Douglas County’s affordable housing shortage and South Lake Tahoe
KINGS BEACH-While Douglas County has nowhere to build its “fair share” of affordable housing at Lake Tahoe, adding more to the city of South Lake Tahoe should not be an option, officials said Wednesday.
“We have our own fair-share need that we’re trying to address,” Patrick Conway, housing coordinator for the city, said Wednesday to a panel of advisers to the Tahoe Regional Planning Agency.
“To really consider that as a viable alternative, I just don’t think you’ll get support from the city of South Lake Tahoe for this,” he added.
TRPA’s advisory planning commission was without a quorum at the meeting; however, the members who were there agreed to give an informal recommendation to the agency’s governing board not to consider that as an option.
“I have a problem with shifting the responsibility to South Lake Tahoe,” said Kevin Cole, TRPA planning commission member. “The city of South Lake Tahoe has its own responsibility.”
A fair-share affordable housing study, which identified that the Douglas County portion of the basin was deficient about 1,400 residential units, was conducted by TRPA in 1996, .
While many low-income earners are employed by Stateline’s casinos, to date, no affordable housing has been built in Douglas County and just 67 are planned for construction.
TRPA officials recently came to the conclusion that the 1,400 goal can never be reached under existing rules. It would take significant changes – some probably controversial – in order for Douglas ever to achieve split that number.
TRPA is proposing some of those changes and sought input from the advisory planning board. The agency’s governing board is scheduled to review the situation later this month.
A complex project – consisting of razing a 187-unit apartment complex in Stateline, building a stormwater treatment system where the apartments are, constructing a 138-unit time-share in Round Hill and a 67-unit affordable housing complex off of Kingsbury Grade – is one of the reasons behind TRPA’s intent to address the situation.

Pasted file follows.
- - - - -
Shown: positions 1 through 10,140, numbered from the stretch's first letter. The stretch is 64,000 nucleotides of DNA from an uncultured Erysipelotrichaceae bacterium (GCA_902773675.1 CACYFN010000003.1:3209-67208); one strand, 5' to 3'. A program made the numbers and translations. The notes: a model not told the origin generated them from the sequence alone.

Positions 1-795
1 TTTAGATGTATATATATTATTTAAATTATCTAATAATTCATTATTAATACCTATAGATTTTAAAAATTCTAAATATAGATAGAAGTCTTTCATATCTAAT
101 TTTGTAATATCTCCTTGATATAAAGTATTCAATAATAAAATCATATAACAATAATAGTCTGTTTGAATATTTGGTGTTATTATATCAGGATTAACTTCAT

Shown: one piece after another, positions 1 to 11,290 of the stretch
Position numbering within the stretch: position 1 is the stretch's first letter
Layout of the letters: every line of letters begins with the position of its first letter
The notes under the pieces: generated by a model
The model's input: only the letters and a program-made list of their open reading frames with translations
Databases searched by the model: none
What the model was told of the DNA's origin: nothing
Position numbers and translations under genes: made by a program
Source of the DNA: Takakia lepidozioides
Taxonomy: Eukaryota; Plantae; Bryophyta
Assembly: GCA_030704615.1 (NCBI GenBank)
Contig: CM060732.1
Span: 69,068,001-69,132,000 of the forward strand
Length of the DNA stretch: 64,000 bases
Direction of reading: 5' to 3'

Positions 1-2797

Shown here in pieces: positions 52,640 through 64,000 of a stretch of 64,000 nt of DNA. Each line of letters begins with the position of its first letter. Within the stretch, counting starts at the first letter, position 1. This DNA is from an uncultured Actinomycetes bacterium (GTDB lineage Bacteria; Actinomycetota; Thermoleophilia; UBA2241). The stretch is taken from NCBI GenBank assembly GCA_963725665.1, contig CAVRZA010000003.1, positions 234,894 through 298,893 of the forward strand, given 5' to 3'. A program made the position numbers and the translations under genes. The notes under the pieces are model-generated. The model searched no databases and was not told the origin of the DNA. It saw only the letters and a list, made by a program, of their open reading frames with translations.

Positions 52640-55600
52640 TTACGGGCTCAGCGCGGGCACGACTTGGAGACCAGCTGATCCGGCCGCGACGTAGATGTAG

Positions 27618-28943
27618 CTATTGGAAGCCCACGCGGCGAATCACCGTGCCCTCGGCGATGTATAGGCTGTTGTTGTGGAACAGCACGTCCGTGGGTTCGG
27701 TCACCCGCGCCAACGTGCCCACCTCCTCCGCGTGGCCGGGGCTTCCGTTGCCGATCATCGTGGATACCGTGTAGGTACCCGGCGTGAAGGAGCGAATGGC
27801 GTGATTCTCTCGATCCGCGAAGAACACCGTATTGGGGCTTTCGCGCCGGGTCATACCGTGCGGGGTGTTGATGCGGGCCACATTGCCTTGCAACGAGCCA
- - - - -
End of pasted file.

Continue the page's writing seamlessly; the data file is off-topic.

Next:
TRPA’s board approved the project in March, but board members were concerned that 187 apartment units would be lost and only 67 replaced. Even though the soon-to-be-razed buildings aren’t considered affordable housing, many low-income families live there.
To alleviate the board’s concerns, developers agreed to try to find a place to build another 70 units somewhere in the county.
The developers have an application in to extend the urban boundary for a parcel in Round Hill. While a campground, a large house or an RV park could be built on the site now, it would take the urban boundary change before multi-family residences could be put there.
Historically, the League to Save Lake Tahoe and the California Attorney General’s Office have adamantly opposed extending the urban boundary. In addition to that opposition, residents in that area are against it.
The advisory board Wednesday indicated it opposed urban boundary changes unless all other possibilities fell through.
“I don’t think we should extend the urban boundary unless all other opportunities are exhausted,” said Sharon Kvas, advisory commission member.
Michael Roeser, a Round Hill resident, explained to the board that the area’s residents had fought a development in the early 1980s that would have helped the community pay off a bond. This action caused the residents to have the highest property taxes in the state. If the residents opposed that, he said, it was fallacy to say they were opposing the latest project because of NIMBY – not in my back yard – issues.
“We are not opposing affordable housing; we are opposing development,” he said.
What: TRPA Governing Board meeting
When: Oct. 27, 9:30 a.m.
Where: Tahoe Seasons Resort, Saddle Road at Keller
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